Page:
I keep seeing the judges’ face (who look¬†a lot like Tom Colicchio in my mind’s eye) as they examine¬† my perfectly cooked steak and giving me the “all¬† you did was add salt and pepper to this steak?¬† Please pack your knives and go” look.¬† No, wait, Padma’s there, too.¬† Which starts Mrs. WellDone yelling at me because I’m spending time with that woman and suddenly, this imagining is getting me into a lot of trouble…

Anyway, until Sunday, ¬†my thought was that this competition will live and die on the sides I prepare.¬† Which is why I have been cooking sides.¬† Lots of sides.¬† And maybe a sauce.¬† So I’ve been cooking sauces.

But then it occurs to me…I could choose spice rubs other than salt and pepper.¬† Theywouldn’t need to be as aggressive as the rub I’d put on BBQ or chicken or slow cooked Mexican pork because they would tend to hide the flavor of the steak.¬† But, a little rub might be just the trick.

Here’s three rubs I am seriously considering.

Continue Reading

artichoke ginseng flipTea-sty Tuesday: Ginseng Artichoke Teas

There are some teas that make you run–not walk– to the kitchen to get more hot water.¬† There are some teas that make you happy to be awake.¬† And there are some teas that make you say “What the [insert favorite expletive here]…”

Ginseng Artichoke Tea – Making You Say What The…?

So I ran across this particular gem that a coworker brought (or perhaps an ex-coworker left, I’m not really sure…)¬† It was nestled amongst some taro candy and something gelantinous that I’m not entirely sure what was (coconut I think.)¬† To be honest, I don’t really know anything about that the tea, except that no one else was drinking it.¬† So I, of course, had to.

And really, that’s how I get myself into trouble.¬† I’m the Mikey of my generation… I’ll try anything.¬† Sometimes, like my first experience with pig’s salad, everything¬†goes okay.¬† Other times, I end up drinking ginseng artichoke tea.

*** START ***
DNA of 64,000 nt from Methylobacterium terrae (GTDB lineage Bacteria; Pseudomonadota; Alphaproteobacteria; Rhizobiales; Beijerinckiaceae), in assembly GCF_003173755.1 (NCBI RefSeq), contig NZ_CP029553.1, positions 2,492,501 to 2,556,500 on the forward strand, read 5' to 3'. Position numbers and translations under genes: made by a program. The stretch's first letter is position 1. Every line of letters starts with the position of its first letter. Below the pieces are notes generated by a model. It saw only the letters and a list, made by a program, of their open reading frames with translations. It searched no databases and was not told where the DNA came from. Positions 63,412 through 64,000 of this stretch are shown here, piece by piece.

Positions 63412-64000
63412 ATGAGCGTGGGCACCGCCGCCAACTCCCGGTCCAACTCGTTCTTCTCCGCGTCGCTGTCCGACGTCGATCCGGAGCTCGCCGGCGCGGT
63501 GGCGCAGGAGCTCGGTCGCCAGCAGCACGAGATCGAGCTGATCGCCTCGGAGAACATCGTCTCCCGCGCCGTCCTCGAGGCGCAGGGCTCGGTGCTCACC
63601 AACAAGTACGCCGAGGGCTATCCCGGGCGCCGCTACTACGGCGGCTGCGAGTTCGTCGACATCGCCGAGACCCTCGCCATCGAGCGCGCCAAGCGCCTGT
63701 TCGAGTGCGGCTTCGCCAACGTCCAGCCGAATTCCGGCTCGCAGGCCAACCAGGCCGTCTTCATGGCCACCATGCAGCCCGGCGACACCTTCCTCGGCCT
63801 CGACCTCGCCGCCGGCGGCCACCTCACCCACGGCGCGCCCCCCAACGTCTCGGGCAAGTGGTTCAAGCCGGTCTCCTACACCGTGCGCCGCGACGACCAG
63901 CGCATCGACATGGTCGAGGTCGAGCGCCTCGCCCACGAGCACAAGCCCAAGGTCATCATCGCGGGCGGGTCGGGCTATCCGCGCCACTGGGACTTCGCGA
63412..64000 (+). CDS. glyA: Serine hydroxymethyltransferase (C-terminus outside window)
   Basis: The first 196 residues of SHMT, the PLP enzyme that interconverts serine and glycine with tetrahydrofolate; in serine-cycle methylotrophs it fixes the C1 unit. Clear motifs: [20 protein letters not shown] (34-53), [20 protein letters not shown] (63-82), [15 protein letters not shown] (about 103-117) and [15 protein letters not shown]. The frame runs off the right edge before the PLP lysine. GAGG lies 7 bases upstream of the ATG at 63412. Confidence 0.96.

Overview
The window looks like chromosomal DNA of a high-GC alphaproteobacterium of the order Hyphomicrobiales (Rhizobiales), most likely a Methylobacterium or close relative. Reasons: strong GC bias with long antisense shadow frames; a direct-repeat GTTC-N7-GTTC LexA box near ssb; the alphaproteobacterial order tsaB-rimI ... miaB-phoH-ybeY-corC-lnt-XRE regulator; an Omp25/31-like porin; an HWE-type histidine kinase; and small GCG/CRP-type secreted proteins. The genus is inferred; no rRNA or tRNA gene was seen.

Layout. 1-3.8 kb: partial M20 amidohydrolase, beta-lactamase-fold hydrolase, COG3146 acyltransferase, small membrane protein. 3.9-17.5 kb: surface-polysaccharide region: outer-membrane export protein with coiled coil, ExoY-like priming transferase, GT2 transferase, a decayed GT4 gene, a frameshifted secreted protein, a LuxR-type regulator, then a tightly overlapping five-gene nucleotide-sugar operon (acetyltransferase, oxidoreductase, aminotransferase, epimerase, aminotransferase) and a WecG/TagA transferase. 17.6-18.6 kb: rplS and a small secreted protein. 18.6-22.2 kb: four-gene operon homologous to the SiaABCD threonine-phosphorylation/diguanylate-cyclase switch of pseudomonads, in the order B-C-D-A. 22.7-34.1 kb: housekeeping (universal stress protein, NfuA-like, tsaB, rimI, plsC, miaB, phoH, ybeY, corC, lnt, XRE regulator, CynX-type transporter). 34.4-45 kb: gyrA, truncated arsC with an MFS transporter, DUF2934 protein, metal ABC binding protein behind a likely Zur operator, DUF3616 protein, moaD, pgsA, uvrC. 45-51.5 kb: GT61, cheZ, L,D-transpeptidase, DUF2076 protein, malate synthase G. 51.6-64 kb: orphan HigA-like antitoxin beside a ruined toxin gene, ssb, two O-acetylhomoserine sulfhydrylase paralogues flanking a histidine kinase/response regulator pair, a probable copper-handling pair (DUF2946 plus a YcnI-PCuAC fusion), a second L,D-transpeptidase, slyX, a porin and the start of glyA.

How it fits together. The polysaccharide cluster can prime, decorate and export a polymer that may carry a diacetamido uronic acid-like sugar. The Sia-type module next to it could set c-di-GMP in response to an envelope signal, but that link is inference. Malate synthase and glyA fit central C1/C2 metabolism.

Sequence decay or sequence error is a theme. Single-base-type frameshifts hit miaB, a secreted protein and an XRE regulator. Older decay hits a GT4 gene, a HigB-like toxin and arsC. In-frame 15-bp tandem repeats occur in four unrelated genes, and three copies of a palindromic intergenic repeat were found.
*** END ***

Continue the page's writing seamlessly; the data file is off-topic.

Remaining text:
All¬†I can say is that it was an experience I shan’t soon forget.¬† From the weird way drops of water fell off the teabag into my mug, diffusing in a way that looked a little too much¬†like blood to the taste of fried foot odor, ginseng artichoke tea is not a memory I’ll be able to destroy any time soon.

And with that, we go to the breakdown.

Ginseng Artichoke Tea’s Ingredients

I have no idea.  I am assuming ginseng or artificial ginseng flavoring and artichoke or artificial artichoke flavoring.  And tea.

Ginseng Artichoke Tea’s Aroma

Not awful, actually.  The smell was very savory, but a little sweet, kind of like fried artichokes with a side of mayo.  The smell of the ginseng, an odor I associate with awful, was completely masked under the pleasant smell of artichoke.

In fact, the aroma gave me high hopes.  They were soon to be dashed.

Ginseng Artichoke Tea’s Taste

Above I described the taste as being akin to fried foot odor.  I stand by that.

Ginseng Artichoke Teas’s Effects

Well…let’s see…people laughed at me.¬† Does that count?

All in all, for a tea that is supposed to have ginseng, the overall effect was pretty weak.  I got a little bit of a boost, but that could have been from the rush of folk laughing at me.

Ginseng Artichoke Tea Overall

Surprise surprise..1 cup out of 5.¬† I was just not a fan, but nonetheless…enjoy!